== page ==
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McNaughten Case: Genesis of Law of Insanity

 McNaughten Case: Genesis of Law of Insanity

By: Robin Pandey                                                                                             Date: 08/03/2022

Entire law as to criminal liability of a person of unsound mind owes its genesis to the answers given in McNaughten Case (1843). In this case, the accused McNaughten murdered private secretary to the then prime minister. He was under an insane delusion that the Prime Minister had injured him and mistaking Private Secretary for the Prime Minister he shot and killed him. The accused pleaded insanity in his defence and the medical evidence produced showed that the prisoner was labouring under a morbid delusion which carried him away beyond the power of his own control. The Chief Justice was in the charge of the jury. The jury acquitted the prisoner on the ground of insanity.

The trial of McNaughten and his acquittal caused considerable sensation and was made the subject of debate in the House of Lords and as a result the House of Lords called on the 15 Judges to lay down the law on the subject of criminal responsibility in cases of alleged lunacy. Fourteen of the judges united in their responses. These responses are known as McNaughten Rules which form the basis of the modern law on insanity. The responses given by the judges in MCNaughten Case may be summed up in the following four propositions:

(1) Every man is presumed to be sane, and to possess a sufficient degree of reason to be responsible for his crimes, until the contrary be proved to the satisfaction of the Court. 

(2) To establish a defence on the ground of insanity, it must be clearly shown that, at the time of committing the act, the party accused was labouring under such a defect of reason, from disease of the mind, as not to know the nature and quality of the act he was doing, or if he did know this, that he did not know that what he was doing was wrong.

 (3) If the accused was conscious that the act was one which he ought not to do and if that act was at the same time contrary to the law of the land, he is punishable. Thus the test is the power of distinguishing between right and wrong, not, as was once supposed, in the abstract, but in regard to the particular act committed.

(4) Where a person under an insane delusion as to existing facts commits an offence in consequence thereof, the answer must depend on the nature of delusion; but making the assumption that he labours under partial delusion only, and is not in other respects insane, he must be considered in the same situation as to responsibility as if the facts with respect to which the delusion exists were real. For example, if, under the influence of his delusions, he supposes another man to be in the act of attempting to take away his life, and he kills that man, as he supposes, in self-defence, he would be exempt from punishment. If his delusion was that the deceased had inflicted a serious injury to his character and fortune, and killed him in revenge for such supposed injury, he would be liable to punishment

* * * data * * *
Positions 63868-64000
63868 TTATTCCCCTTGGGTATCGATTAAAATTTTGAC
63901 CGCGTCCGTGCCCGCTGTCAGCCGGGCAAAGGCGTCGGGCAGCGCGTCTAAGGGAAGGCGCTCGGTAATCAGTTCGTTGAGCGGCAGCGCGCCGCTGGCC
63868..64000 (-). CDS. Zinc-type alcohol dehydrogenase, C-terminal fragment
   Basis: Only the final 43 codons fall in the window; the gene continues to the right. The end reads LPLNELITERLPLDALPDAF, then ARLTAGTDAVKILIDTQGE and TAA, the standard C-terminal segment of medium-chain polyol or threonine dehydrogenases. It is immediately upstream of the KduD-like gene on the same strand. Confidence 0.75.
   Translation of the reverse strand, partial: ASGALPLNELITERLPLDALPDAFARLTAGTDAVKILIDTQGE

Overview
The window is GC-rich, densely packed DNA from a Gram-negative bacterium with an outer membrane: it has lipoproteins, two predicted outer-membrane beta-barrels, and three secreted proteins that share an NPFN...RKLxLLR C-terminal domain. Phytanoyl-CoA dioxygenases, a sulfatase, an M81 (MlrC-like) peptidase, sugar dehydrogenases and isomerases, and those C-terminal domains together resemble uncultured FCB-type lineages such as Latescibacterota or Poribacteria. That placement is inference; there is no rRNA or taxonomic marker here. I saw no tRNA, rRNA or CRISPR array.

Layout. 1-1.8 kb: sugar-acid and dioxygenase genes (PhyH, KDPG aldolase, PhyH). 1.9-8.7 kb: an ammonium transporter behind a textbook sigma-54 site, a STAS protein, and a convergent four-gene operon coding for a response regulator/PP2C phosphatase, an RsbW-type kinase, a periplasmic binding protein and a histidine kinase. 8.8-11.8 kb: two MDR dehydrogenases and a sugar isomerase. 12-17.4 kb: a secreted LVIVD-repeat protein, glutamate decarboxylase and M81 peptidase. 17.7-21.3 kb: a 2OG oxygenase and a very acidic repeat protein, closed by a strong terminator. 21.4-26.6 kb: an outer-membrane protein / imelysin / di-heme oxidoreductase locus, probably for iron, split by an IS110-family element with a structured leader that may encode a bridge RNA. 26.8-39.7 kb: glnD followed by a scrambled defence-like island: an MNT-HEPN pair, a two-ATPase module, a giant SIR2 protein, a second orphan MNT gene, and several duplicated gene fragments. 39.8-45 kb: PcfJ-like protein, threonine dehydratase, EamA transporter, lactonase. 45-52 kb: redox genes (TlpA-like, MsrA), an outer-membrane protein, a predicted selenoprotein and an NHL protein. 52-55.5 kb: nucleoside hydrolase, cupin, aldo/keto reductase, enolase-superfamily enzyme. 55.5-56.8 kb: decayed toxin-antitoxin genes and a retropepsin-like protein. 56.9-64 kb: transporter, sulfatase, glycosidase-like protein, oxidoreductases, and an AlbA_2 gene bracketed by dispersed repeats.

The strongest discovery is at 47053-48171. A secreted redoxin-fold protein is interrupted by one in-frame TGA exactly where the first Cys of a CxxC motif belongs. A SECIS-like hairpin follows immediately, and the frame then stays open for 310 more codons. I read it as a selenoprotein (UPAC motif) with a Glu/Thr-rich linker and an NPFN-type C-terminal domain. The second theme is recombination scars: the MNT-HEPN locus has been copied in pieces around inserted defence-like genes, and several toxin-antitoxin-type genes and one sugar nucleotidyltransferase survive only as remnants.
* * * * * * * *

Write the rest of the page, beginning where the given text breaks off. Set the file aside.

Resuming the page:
Criticism of McNaughten Rules: In over a hundred years which have passed since the McNaughten rules were formulated they have been subjected to criticism from both medical and legal quarters. Some of these criticisms are as follows:

 (1) The rule concerning the burden of proof enunciated in the rules is anomalous. These rules were enunciated in a period when the common belief was that the presumption that every one intends the natural consequences of his act was a presumption of law. According to this view once the actus reus is proved, the burden of proving the absence of mens rea is laid upon the accused in all cases. In modern times, however, the old belief has yielded place to the new doctrine that the above presumption is not one of law but of fact. The consequence is that a man who contends that he did not intend the natural consequences of his act because of unsoundness of mind, he should not be placed in a worse position so far as the onus of proof is concerned that the other person who makes a defence on any other ground. In India, the Supreme Court approved the new doctrine.

(2) For a very long time an important word "wrong" occurs in McNaughten Rules had been interpreted to mean "morally wrong”, which was very debatable. In modern times, it has been laid down clearly that this term "wrong" means "legally wrong" and not "morally wrong" 

(3) McNaughten Rules are based on the outmoded theory that partial insanity is possible. It astounds many critics how an insane person can be sane at the same time, which seems contradiction in terms. Only medical science can answer this criticism. 

(4) McNaughten Rules do not provide for the derangement of the mind or insanity which affects emotions or wills. They laid down the law only on one aspect of insanity and may make no allowance for irresistible impulse and mental deficiency. Under Indian law, as also under English law, although irresistible impulse is not accepted as an excuse in a criminal prosecution, yet if it is proved before a Court of law, it does go to mitigate the punishment.


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